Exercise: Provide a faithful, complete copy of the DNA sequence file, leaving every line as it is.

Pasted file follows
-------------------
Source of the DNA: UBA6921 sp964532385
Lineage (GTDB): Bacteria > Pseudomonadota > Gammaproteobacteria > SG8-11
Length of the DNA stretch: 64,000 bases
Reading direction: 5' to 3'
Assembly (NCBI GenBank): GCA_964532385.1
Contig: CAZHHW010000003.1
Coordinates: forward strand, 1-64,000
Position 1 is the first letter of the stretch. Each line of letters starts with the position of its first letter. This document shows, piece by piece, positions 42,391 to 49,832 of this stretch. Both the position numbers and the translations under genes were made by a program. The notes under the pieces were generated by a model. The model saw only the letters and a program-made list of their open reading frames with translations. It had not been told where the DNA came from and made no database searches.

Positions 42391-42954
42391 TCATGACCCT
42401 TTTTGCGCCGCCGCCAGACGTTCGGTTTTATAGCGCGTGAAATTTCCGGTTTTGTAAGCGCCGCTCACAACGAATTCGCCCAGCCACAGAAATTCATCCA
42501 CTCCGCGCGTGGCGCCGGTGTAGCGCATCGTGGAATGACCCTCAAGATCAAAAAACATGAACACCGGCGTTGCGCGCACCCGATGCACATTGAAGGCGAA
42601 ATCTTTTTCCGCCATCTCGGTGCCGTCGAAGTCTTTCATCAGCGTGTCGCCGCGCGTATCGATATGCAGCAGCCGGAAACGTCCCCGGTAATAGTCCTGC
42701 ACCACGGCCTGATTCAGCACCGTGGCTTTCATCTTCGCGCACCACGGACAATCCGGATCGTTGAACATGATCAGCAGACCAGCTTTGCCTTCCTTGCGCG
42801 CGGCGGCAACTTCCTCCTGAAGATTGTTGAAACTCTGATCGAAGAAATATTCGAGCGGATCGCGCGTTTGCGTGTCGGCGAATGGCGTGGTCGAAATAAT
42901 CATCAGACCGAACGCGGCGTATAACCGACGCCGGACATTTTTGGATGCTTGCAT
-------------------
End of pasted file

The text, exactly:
Source of the DNA: UBA6921 sp964532385
Lineage (GTDB): Bacteria > Pseudomonadota > Gammaproteobacteria > SG8-11
Length of the DNA stretch: 64,000 bases
Reading direction: 5' to 3'
Assembly (NCBI GenBank): GCA_964532385.1
Contig: CAZHHW010000003.1
Coordinates: forward strand, 1-64,000
Position 1 is the first letter of the stretch. Each line of letters starts with the position of its first letter. This document shows, piece by piece, positions 42,391 to 49,832 of this stretch. Both the position numbers and the translations under genes were made by a program. The notes under the pieces were generated by a model. The model saw only the letters and a program-made list of their open reading frames with translations. It had not been told where the DNA came from and made no database searches.

Positions 42391-42954
42391 TCATGACCCT
42401 TTTTGCGCCGCCGCCAGACGTTCGGTTTTATAGCGCGTGAAATTTCCGGTTTTGTAAGCGCCGCTCACAACGAATTCGCCCAGCCACAGAAATTCATCCA
42501 CTCCGCGCGTGGCGCCGGTGTAGCGCATCGTGGAATGACCCTCAAGATCAAAAAACATGAACACCGGCGTTGCGCGCACCCGATGCACATTGAAGGCGAA
42601 ATCTTTTTCCGCCATCTCGGTGCCGTCGAAGTCTTTCATCAGCGTGTCGCCGCGCGTATCGATATGCAGCAGCCGGAAACGTCCCCGGTAATAGTCCTGC
42701 ACCACGGCCTGATTCAGCACCGTGGCTTTCATCTTCGCGCACCACGGACAATCCGGATCGTTGAACATGATCAGCAGACCAGCTTTGCCTTCCTTGCGCG
42801 CGGCGGCAACTTCCTCCTGAAGATTGTTGAAACTCTGATCGAAGAAATATTCGAGCGGATCGCGCGTTTGCGTGTCGGCGAATGGCGTGGTCGAAATAAT
42901 CATCAGACCGAACGCGGCGTATAACCGACGCCGGACATTTTTGGATGCTTGCAT